We live in a world that is designed to keep us “occupied” from our inception.
As a child of the early 80s, I was raised to believe that capitalism was the central focus of our existence. Nursing the hangover from racist colonial value systems that continued to ferment within our collective psyche long past the days of empire, the need to be noble savages dismissed the need to be still, to rest, to relax. Anything that was not productive towards the capitalist system was barbaric, a wasteful act that proved us to be “lazy good for nothing savages”.
Idolising materialistic things was a big part of childhood, dreaming of the day we would have supermarkets everywhere and drink bubbling sugar syrup from plastic bottles that we could just toss out an open window without a care in the world. Go to work and come back home, eat frozen food out of the fridge warmed in a microwave, and gobble our food as fast as possible in front of a giant TV that showed us endless reels of moving images of how one day we could live just like the white people we saw on the Idiot Box; this was the simple life sold to us wholesale, struggling to make it in the post-empire rat race marked by class divisions and ethnoreligious disharmony. The Idiot Box, of course, was inundated with Idiot Shows which were interspersed with advertisements that showed us what to eat, what to buy, and how we should look and feel, caricatures of whiteness acted out by brown bodies that made it just palatable enough to be an aspiration.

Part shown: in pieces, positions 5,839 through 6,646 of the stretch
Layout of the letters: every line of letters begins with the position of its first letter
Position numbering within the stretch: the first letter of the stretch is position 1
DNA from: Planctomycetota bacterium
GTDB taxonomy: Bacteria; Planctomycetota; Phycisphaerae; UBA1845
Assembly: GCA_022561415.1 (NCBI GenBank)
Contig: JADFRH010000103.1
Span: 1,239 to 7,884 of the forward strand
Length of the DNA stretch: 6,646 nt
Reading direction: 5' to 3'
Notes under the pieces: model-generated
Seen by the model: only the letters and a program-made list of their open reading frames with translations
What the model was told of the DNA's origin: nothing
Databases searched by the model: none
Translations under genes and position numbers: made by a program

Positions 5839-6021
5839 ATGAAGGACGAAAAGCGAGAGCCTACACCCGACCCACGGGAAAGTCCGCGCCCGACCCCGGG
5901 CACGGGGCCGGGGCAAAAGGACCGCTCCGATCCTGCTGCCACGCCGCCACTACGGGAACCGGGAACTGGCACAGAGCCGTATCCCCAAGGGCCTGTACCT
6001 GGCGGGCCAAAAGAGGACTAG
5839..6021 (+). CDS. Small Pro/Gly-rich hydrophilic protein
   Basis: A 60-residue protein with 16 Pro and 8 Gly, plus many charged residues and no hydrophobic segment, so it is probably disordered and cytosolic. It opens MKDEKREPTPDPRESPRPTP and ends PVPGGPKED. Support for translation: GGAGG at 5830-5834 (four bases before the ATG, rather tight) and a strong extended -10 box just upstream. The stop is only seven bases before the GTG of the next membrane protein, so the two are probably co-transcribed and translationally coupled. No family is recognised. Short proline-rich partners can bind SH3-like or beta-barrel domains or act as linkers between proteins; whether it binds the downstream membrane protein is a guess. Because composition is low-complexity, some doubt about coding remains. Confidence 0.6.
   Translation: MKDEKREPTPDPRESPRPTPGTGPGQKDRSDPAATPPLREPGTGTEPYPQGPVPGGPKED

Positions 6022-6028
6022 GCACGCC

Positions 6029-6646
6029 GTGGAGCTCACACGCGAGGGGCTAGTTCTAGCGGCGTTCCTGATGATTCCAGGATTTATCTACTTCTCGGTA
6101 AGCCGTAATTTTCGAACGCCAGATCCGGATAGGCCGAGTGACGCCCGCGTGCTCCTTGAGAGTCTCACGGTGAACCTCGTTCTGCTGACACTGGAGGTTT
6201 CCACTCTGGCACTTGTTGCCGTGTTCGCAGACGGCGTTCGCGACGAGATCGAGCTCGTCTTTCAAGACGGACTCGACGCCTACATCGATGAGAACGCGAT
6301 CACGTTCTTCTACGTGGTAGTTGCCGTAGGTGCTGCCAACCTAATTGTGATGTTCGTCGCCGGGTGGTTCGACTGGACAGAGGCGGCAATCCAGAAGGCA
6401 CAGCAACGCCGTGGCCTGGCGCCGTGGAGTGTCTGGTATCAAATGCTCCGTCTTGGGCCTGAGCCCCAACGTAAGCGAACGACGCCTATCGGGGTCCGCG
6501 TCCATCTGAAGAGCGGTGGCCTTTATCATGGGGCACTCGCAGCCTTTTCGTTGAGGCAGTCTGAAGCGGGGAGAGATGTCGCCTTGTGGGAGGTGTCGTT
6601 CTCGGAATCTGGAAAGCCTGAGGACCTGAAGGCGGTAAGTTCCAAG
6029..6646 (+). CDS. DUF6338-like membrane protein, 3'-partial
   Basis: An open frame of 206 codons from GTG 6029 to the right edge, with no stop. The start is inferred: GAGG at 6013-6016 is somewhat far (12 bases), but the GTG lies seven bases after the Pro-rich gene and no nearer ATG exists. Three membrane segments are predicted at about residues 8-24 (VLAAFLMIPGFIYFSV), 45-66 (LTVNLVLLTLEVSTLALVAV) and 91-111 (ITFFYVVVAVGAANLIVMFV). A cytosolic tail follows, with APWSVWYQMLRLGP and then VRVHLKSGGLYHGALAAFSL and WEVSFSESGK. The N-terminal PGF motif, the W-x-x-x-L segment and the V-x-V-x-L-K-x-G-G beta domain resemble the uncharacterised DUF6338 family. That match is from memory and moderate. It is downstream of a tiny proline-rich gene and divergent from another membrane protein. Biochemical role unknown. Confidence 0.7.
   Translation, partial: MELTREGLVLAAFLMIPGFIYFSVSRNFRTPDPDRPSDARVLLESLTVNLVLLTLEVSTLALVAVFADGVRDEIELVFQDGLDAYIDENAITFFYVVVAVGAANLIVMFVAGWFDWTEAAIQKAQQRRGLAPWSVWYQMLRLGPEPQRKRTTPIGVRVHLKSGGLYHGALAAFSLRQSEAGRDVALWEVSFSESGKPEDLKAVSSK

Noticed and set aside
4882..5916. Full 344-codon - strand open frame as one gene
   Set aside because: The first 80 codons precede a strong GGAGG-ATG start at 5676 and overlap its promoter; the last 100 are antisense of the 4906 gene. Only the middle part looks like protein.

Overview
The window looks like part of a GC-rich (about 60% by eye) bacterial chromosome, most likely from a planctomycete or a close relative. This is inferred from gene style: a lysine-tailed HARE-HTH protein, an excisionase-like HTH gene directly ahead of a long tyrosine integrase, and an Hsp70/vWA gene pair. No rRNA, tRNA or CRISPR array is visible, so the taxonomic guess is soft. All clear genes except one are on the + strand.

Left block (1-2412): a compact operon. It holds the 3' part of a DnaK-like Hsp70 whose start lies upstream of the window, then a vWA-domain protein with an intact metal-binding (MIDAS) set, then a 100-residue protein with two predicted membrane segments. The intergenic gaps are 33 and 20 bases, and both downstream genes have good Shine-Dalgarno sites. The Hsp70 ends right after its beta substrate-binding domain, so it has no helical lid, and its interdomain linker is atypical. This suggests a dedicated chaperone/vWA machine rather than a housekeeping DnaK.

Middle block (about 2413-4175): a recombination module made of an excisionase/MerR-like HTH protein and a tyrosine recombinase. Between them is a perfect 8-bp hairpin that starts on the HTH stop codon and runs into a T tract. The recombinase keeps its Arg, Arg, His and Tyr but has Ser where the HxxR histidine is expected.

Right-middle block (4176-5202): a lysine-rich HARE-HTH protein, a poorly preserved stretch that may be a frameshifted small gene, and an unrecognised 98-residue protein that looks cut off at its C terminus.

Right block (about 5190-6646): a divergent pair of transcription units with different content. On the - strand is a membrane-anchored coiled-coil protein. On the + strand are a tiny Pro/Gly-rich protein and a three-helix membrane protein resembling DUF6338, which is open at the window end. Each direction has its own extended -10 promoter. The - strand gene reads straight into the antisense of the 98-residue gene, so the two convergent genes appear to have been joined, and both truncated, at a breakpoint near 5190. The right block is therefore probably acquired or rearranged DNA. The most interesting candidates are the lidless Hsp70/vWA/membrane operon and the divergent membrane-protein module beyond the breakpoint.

Our Programming (read: formal education) was to swallow this sugar-coated bitter pill that our life was to be lived in service of the empire where hard work in an office or a prestigious job that had us wearing shirts and ties and coats in tropical weather was the very pinnacle of human life. It was a ‘success’ that barbarians who were not privy to. If only they worked hard enough they would not have to slave in the mud and toil in the unseen cracks, you think, adjusting a tie too hot for the Lankan tropics in an air-conditioned building where a lush, cool wetland once flourished. There is no sensitivity for the barbarians and their labor to provide the people who did “the work” what they needed at the click of a button so life on earth would run seamlessly into the increasingly ailing planet we inhabit today.